Sunday, January 27, 2013

John 12, Part One

Mary anoints Jesus (vs. 1-8)--This appears to be the same event as recorded in Matthew 26 and Mark 14. There are some differences in John's account, but not contradictions. Jesus came to Bethany "six days before the Passover" (John 12:1), but doesn't say exactly when this supper was held; Mark tells us it was two days before the Passover actually began (Mark 14:1). Matthew and Mark both indicate that Mary poured the ointment on Jesus' head; John says on His feet. Obviously, she did both, and then wiped His feet with her hair. John emphasizes that Judas complained about the waste (John 12:4); this apparently started a murmuring among other disciples (Mark 14:4). The cost of the ointment was almost an entire year's wage at that time (300 Roman denarii), so it wasn't cheap.  Jesus praises her actions, though, obviously because it came from her heart; to Mary, doing something for Christ was more valuable than the money it cost her.  “The poor you have with you always”, Jesus tells us in verse 7, and it is a Christian’s duty to take care of those who are less fortunate, financially.  We have largely abdicated that role to government nowadays, of course, which is why people look to government, not to the church, for financial assistance.  That’s partly the church’s fault; we spend so much money entertaining our youth, building our elaborate cathedrals, and hiring our “staff” to do our work for us that we have little money left over to help those who truly need our help.  I suspect that over half the budgets of most churches are spent on things—church buildings, “youth ministers,” “involvement ministers”, etc. that are nowhere mentioned in the Bible and did not exist in the first century Christianity we reputedly are trying to restore.

Kill Lazarus, too (vs. 9-11)—Lazarus was a walking embarrassment to Christ’s enemies—and proof of His true identity to the open-minded (he still is).  So, rather than accept the implications of his resurrection, the chief priests plotted to put Lazarus to death also” (v. 10).  These people saw the resurrected Lazarus and still rejected Jesus.  Denial of Christ is not a matter of evidence, folks; it is purely a matter of the heart.  Of course, acceptance of Jesus has consequences, mainly, denial of self and sin, and submission to Him as Lord.  That is a price too high for many to pay.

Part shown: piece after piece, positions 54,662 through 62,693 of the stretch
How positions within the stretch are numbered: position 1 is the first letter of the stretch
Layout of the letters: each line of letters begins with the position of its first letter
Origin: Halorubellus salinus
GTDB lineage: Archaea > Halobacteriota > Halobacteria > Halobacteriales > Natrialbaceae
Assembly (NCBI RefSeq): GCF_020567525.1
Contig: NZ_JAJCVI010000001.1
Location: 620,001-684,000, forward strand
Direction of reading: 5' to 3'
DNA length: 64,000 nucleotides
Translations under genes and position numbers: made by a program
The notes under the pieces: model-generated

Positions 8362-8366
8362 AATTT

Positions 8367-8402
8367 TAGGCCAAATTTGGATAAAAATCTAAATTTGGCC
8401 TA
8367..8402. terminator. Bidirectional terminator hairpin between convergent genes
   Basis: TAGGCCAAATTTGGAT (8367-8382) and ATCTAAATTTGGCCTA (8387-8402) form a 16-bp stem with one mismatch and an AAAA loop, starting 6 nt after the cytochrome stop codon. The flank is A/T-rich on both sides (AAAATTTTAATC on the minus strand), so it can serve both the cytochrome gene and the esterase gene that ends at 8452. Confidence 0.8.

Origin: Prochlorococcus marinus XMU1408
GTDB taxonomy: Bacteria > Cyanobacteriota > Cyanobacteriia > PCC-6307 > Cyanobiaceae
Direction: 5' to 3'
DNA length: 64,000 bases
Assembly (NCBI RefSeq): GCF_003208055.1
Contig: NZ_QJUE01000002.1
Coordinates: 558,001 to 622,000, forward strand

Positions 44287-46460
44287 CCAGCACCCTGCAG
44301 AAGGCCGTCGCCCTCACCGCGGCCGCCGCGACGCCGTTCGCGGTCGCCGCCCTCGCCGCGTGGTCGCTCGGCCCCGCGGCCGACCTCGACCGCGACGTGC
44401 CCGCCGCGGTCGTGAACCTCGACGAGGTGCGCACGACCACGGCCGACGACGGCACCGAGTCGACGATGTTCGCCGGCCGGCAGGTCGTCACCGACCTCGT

Jesus' triumphant entry into Jerusalem (vs. 12-19)—Here we have another indisputable proof of the deity of Christ—the fulfillment of prophecy.  Zechariah has specifically mentioned this event almost 500 years previous (Zechariah 9:9); humans do not have a capacity to know detailed, precise events that far into the future.  We can make general prognostications for the near future, based upon historical trends and principles; but to know actual occurrences, 500 years in advance, is far beyond our abilities.  God reserved that for Himself, and indeed mocks other “gods” for their inability to predict the future (Isaiah 41:23).  To put Zechariah’s prophesy into perspective, let the reader remember that 500 years ago, Columbus had barely discovered the New World.  Could anyone, in the year 1513, have predicted Barack Obama or even the current United States of America?  Of course not.  The Old Testament, in effect, writes the entire life of Christ hundreds of years before He was born.  Only God could do that.  Jesus’ obtuse disciples did not understand all of this at first (John 12:16), and the occasion further riled the Pharisees:  “Look, the world has gone after Him!” (v. 19).   It is important to remember that Jesus always had a large following among the common people; such is why the religious leaders had to kill him at night, illegally, before the people knew what was happening.  Of course, the people did not truly understand Jesus, either, but they did sense His love and concern for them.  Envy killed the Jewish Messiah.

“The hour has come” (vs. 20-26)—Being the Passover, there were Jews from many places in Jerusalem, including, apparently, from Greece.  There is some difference of opinion as to who these people were—Jews who lived in Greece?  Grecian converts to Judaism?  Or, were they actual Gentiles who, having heard about Jesus, wanted to meet with Him?  The first idea seems to be the best to me, given John’s statement about people “who came to worship at the feast” (v. 20).  Gentiles wouldn’t be doing that.  Regardless of their identity, they had the right idea—they wanted to see Jesus (v. 21).  They spoke this request to Philip who, for reasons unknown, took it to Andrew, who then brought the matter before the Lord.  Jesus, as He usually did, turned it into a spiritual lesson not (always) easy to follow:  “The hour has come that the Son of Man should be gloried” (v. 23).  What, exactly, that had to do with some Greeks wanting to see Him is not immediately obvious, but then, we are dealing with the mind of God here.  Jesus speaks of His death, comparing it to a seed that must “die,” be planted in the ground, and then “live” again.  Jesus isn’t discussing horticulture here, He is describing His coming crucifixion, burial, and resurrection.  He once again, though, tells us, in effect, why so many will reject Him:  the cost is too high.  “He who loves his life will lose it, and he who hates his life in this world will keep it for eternal life” (v. 25).  This is simply a statement that we must love Jesus more than we love this world, or even ourselves.  Most people don’t want to do that.  But those who serve Christ will one day be honored by the Father (v. 26).

No comments:

Post a Comment